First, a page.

We are forever hearing about people who plan to make their name as a musician only to find the hill too steep to climb and so leave their artistic career for a safer income. It is more unusual to hear about someone with a long career as a bankruptcy lawyer throwing it all in to become a musician. But that is what Harry Hochman did. But, as he says himself, “Law makes people angry, and music makes them happy. I prefer it this way.”

Inside Out, his debut album, is a remarkable collection of songs, an array of sounds that range from groove-driven folk songs to upbeat country rock to more measured acoustic ballads. The titular opener sets the pace, an excellent, mid-paced country-infused piece lifted by some cool mandolin lilts and licks, courtesy of Chris Murphy. Wherever I Go is a jaunty dedication to his sonic travels and the ability to accept who you are. Caryville is a lovely story about fresh starts and hopeful futures.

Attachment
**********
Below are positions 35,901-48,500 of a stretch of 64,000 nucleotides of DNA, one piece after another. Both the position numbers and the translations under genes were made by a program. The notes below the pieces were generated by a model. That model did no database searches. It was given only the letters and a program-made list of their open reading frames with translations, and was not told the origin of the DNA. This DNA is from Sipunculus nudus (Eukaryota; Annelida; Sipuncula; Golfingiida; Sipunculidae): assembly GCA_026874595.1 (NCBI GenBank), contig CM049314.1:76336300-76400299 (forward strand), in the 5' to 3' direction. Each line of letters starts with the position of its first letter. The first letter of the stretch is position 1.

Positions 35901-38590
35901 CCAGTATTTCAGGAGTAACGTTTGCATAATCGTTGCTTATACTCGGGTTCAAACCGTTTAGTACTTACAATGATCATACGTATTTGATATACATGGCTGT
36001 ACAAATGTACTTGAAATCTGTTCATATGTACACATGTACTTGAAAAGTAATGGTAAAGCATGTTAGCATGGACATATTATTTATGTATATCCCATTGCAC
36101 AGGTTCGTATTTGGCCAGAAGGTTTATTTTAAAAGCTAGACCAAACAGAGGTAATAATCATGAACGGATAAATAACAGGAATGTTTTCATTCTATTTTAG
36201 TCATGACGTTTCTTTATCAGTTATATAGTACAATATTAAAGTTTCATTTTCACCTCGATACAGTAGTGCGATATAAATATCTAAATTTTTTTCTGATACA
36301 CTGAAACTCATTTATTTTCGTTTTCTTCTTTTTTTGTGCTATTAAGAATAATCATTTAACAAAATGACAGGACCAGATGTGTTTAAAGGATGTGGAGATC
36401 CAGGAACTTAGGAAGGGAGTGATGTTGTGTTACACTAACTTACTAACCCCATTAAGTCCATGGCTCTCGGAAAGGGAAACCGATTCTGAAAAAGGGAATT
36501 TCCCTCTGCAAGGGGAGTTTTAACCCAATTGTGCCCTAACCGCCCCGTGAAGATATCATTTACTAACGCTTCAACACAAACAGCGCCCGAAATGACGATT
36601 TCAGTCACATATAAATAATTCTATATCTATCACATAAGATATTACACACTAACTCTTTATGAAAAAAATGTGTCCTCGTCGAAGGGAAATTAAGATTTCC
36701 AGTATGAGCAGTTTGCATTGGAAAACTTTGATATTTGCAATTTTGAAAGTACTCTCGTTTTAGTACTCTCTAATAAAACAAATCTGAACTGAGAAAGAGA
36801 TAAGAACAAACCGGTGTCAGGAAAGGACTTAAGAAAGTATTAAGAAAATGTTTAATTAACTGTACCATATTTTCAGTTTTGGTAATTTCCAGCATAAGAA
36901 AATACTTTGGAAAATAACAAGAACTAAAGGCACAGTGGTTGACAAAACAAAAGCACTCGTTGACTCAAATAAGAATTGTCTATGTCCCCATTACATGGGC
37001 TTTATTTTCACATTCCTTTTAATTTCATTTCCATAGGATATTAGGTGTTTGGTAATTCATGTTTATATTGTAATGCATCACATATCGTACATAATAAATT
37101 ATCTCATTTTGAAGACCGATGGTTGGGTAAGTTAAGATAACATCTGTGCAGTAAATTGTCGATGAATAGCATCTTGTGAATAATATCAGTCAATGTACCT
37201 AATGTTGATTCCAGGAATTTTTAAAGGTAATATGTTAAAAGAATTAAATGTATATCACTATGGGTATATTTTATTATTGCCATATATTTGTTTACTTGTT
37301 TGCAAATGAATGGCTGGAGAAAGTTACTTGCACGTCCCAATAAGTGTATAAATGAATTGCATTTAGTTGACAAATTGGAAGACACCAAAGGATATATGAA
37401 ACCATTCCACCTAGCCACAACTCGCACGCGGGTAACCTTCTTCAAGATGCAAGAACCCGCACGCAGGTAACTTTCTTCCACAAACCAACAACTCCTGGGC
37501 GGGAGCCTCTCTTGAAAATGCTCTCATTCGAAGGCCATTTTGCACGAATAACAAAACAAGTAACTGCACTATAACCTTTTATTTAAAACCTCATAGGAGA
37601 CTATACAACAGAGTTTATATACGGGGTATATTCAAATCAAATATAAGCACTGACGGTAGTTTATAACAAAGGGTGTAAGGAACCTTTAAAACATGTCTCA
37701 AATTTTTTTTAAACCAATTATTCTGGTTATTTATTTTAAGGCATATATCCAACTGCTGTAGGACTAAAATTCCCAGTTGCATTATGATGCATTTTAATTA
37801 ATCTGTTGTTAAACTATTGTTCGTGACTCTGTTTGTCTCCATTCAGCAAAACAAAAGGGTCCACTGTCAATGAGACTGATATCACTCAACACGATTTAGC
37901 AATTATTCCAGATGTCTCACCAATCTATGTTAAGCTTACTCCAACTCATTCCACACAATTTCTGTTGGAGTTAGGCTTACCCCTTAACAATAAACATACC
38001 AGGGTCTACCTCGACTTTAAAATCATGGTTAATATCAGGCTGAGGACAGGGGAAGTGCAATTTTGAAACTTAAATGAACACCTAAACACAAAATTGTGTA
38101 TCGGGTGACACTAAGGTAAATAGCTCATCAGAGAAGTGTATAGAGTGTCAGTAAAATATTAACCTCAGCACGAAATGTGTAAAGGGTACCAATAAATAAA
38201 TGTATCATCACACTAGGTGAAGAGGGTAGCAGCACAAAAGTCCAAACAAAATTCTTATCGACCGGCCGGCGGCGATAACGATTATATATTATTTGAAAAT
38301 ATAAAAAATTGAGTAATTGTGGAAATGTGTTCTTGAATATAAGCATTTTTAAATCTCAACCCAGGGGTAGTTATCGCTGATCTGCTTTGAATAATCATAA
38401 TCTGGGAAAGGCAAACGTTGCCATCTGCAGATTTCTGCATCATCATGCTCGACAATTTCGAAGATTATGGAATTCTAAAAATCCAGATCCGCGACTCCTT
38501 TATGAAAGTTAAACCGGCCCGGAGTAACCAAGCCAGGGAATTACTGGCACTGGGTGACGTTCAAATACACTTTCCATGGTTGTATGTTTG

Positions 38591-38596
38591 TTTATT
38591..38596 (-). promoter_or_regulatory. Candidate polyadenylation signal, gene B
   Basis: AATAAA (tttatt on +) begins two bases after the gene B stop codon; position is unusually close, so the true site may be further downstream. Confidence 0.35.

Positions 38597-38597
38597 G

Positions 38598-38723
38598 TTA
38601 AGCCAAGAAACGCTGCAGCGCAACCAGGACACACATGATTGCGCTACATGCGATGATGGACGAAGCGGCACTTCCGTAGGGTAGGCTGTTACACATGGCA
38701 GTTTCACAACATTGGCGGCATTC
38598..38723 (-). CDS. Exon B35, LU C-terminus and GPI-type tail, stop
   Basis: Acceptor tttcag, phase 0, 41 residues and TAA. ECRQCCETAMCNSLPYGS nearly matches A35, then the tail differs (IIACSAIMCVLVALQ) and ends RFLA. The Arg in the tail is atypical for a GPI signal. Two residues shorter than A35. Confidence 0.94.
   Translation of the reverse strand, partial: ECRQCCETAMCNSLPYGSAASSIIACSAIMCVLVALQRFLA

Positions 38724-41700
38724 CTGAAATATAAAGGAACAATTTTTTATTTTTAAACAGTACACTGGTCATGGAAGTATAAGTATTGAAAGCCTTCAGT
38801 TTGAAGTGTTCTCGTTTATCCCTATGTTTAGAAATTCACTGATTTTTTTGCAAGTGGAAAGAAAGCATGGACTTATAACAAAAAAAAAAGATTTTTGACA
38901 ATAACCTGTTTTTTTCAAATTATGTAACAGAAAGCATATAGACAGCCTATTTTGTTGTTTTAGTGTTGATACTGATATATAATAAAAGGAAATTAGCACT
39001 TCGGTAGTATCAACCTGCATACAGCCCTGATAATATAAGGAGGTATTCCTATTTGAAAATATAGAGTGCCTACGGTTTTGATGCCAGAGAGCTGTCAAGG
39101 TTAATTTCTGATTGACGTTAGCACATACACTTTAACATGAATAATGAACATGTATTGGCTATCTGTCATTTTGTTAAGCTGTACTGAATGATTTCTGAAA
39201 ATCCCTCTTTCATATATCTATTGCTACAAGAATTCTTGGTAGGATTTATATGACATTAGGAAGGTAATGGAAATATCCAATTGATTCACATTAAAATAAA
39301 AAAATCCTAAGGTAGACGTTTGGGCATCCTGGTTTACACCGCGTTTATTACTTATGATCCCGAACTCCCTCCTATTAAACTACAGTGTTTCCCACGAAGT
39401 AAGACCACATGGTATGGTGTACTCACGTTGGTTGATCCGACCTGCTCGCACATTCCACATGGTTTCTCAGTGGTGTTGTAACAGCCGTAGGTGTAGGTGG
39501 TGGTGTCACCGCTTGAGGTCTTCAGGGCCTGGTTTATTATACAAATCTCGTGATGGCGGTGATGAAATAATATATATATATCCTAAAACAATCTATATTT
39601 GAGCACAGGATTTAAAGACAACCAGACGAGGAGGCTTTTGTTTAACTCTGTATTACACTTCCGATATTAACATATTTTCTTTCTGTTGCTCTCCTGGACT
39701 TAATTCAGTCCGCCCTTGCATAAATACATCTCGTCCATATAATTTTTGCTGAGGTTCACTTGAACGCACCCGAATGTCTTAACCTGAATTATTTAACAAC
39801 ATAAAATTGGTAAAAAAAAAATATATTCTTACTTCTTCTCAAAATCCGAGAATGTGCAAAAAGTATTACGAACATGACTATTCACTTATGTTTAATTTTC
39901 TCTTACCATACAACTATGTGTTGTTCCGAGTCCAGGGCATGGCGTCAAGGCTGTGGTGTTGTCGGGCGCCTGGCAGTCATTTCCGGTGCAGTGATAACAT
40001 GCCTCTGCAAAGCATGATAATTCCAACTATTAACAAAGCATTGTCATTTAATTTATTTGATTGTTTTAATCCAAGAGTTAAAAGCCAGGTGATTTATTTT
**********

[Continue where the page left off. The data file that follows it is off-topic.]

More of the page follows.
There are some fantastic reference points, and the influence of the likes of Gram Parsons and Jackson Browne hangs in the air, but the album is nothing if not the product of the here and now. It may sit at the sharp end of many iconic sounds, not least that of the Laurel Canyon troubadours and the 60’s folk boom in general, but it is where Harry Hochman is going, not where he’s been, which is the real selling point.



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